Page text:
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Title: Tahmina  
Author: World Heritage Encyclopedia
Language: English
Subject: Persian literature, Rostam and Sohrab, Jamasp, Garsivaz, Hooman
Collection: Persian Feminine Given Names, Persian Literature, Persian Mythology, Shahnameh Characters
Publisher: World Heritage Encyclopedia


Persian manuscript painting: Tahmina visits Rostam.

Tahmeena, Tahmina, Tehmina or Tahmineh (Persian: تَهمينه‎‎) is a female character in the story, Rostam and Sohrab, part of the 10th-century Persian epic of Shahnameh. Her name is mentioned as the wife of Rostam and as the daughter of Samanganshah, the sovereign of Samangan.

References in the Shahnameh

In the Shahnameh, Rostam and Sohrab's story begins when Rostam loses his horse, Rakhsh. Grieved and angry, Rostam reaches at Samangan, where he was greeted by the king, who offered him the assurance that Rakhsh was too well known for his hiding place not to be soon discovered.

The king of Samangan invites Rostam to stay for the night, therefore, he provides a lodging for the hero in his own palace.

That night, Tahmineh comes to Rostam's bedchambers and declares her love for him. The scene is so described in the Shahnama:

At sight of her Rostam the lion heart was cast into amazement.
Calling down the Creator's blessing on her, said, ` What is your name? What seek you in the darkness of the night and what do you desire?
She answered, ' l am Tahmina.
You would say that I am rent in twain with longing.
I am daughter of the king of Samangan and I come of the stock of lions and leopards.
On earth I have no peer among persons of royal birth; indeed beneath the dome of heaven there rarely exists anyone like me.
Outside the veil no one has ever beheld me, nor has anyone ever heard my voice.
But of you I have heard from all men as a legend and have been told histories of you in plenty; that you fear no Div, lion, leopard or serpent, and how bold you are in action.
I have craved for your shoulders and arms and breast.
Now God has vouchsafed your presence in this City.
If you desire me, I yield myself to you, and neither bird nor fish will set eyes on me hereafter.
One thing is sure, that I have so devoted myself to you as to have killed wisdom in favour of love.
(Shahnama, Sohrab 8:2)

Rostam commands that a virtuous priest should come and crave her for him from her father. After their marriage, Rostam sleeps with Tahminah and later gives her a jewel from the band around his arm, saying:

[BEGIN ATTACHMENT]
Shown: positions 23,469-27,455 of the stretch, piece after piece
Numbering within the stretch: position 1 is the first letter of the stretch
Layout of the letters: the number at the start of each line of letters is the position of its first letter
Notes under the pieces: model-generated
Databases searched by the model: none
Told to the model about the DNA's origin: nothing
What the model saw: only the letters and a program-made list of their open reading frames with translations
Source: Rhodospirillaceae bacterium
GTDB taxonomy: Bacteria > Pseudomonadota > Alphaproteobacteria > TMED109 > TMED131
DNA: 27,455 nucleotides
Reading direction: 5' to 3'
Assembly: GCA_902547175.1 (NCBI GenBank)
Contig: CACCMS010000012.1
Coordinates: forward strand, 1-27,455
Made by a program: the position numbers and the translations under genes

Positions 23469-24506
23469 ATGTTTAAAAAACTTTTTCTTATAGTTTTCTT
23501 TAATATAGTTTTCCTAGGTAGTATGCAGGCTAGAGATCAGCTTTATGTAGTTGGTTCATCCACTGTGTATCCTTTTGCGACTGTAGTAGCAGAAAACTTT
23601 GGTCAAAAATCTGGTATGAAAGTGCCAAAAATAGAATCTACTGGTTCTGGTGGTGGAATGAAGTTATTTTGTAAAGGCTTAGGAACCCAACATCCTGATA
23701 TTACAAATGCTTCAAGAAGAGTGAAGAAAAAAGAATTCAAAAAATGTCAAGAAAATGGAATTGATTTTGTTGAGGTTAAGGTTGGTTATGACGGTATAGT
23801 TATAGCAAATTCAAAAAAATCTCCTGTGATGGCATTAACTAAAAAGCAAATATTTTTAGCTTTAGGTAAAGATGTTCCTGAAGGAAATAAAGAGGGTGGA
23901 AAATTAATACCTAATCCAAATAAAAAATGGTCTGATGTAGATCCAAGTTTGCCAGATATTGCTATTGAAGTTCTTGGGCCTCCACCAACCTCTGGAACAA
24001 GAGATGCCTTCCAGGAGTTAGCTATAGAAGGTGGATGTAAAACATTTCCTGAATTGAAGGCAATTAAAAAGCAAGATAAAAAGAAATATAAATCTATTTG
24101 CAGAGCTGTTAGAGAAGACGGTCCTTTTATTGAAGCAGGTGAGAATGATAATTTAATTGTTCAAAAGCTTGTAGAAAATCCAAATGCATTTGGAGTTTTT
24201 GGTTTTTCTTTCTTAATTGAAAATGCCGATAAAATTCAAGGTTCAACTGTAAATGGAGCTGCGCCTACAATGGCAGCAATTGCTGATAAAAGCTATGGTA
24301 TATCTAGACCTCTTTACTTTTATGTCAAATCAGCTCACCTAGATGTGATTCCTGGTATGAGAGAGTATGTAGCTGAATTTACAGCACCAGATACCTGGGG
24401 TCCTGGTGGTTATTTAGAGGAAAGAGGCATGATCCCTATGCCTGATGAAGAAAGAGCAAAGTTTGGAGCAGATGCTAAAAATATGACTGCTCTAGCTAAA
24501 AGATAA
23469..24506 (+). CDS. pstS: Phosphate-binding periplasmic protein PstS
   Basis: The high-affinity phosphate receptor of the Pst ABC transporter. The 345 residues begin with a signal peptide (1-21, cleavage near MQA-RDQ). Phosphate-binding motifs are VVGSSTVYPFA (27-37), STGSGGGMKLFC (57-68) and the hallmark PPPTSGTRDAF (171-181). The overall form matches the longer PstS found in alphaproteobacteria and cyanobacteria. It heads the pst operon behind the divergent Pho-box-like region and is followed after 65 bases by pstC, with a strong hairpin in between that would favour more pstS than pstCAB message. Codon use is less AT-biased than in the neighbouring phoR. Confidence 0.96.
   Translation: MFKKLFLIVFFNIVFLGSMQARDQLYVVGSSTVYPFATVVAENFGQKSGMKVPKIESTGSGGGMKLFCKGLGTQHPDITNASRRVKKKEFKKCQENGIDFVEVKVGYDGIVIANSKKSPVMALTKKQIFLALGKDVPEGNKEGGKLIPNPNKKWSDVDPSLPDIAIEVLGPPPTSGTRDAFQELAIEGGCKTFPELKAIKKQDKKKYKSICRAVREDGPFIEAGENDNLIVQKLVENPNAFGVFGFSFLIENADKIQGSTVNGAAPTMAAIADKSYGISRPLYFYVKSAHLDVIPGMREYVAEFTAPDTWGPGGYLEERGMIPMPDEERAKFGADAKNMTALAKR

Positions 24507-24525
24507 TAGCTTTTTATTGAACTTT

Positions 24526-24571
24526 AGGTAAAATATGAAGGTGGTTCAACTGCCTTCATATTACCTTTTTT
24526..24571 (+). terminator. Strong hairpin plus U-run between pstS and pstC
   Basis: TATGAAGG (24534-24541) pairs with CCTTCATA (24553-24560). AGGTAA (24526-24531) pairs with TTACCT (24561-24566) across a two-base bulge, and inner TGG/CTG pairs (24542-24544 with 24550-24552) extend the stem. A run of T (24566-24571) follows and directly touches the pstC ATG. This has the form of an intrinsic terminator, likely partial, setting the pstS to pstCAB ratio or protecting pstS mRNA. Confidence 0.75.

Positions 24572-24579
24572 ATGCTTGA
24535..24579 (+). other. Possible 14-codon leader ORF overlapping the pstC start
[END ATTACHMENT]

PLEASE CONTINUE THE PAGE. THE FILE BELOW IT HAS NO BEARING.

If a daughter is granted to you by fate, take and bind it on her tresses to secure good fortune and as a talisman to brighten the world.
But if the stars send a son, bind it upon his arm in token of his father.
He will attain the stature of Sam son of Nariman, and he will have the valour and spirit of noble men.
He will bring down the eagle in swift flight out of the clouds, and the sun will not shine on him with overpowering heat. '

Upon finding his horse, Rostam leaves the city of Samangan and returns to Iran. After nine months, Tahmina bears Rostam a son, Sohrab.

In the final Iran-Turan battle, when Rostam kills Sohrab, he discovers the jewel, realizing that Sohrab is his son. Tahmina's name appears once again in the Shahnama when she receives the tidings of her son's death. She is recorded to have cried:

To whom shall I clasp upon my bosom now?
Who is there that will rid me of my grief?
Whom shall I call upon to take thy place?
To whom impart my pain and misery?
Woe for his soul and body, eye and lustre, That dwell in dust instead of hall and garden!
(Shahnama/ Sohrab 18:29:11)

Sources and references

  • Abolqasem Ferdowsi, Dick Davis trans. (2006), Shahnameh: The Persian Book of Kings ISBN 0-670-03485-1, modern English translation (abridged), current standard
  • Warner, Arthur and Edmond Warner, (translators) The Shahnama of Firdausi, 9 vols. (London: Keegan Paul, 1905–1925) (complete English verse translation)
  • Shirzad Aghaee, Nam-e kasan va ja'i-ha dar Shahnama-ye Ferdousi(Personalities and Places in the Shahnama of Ferdousi, Nyköping, Sweden, 1993. (ISBN 91-630-1959-0)
  • Jalal Khāleghi Motlagh, Editor, The Shahnameh, to be published in 8 volumes (ca. 500 pages each), consisting of six volumes of text and two volumes of explanatory notes. See: Center for Iranian Studies, Columbia University.
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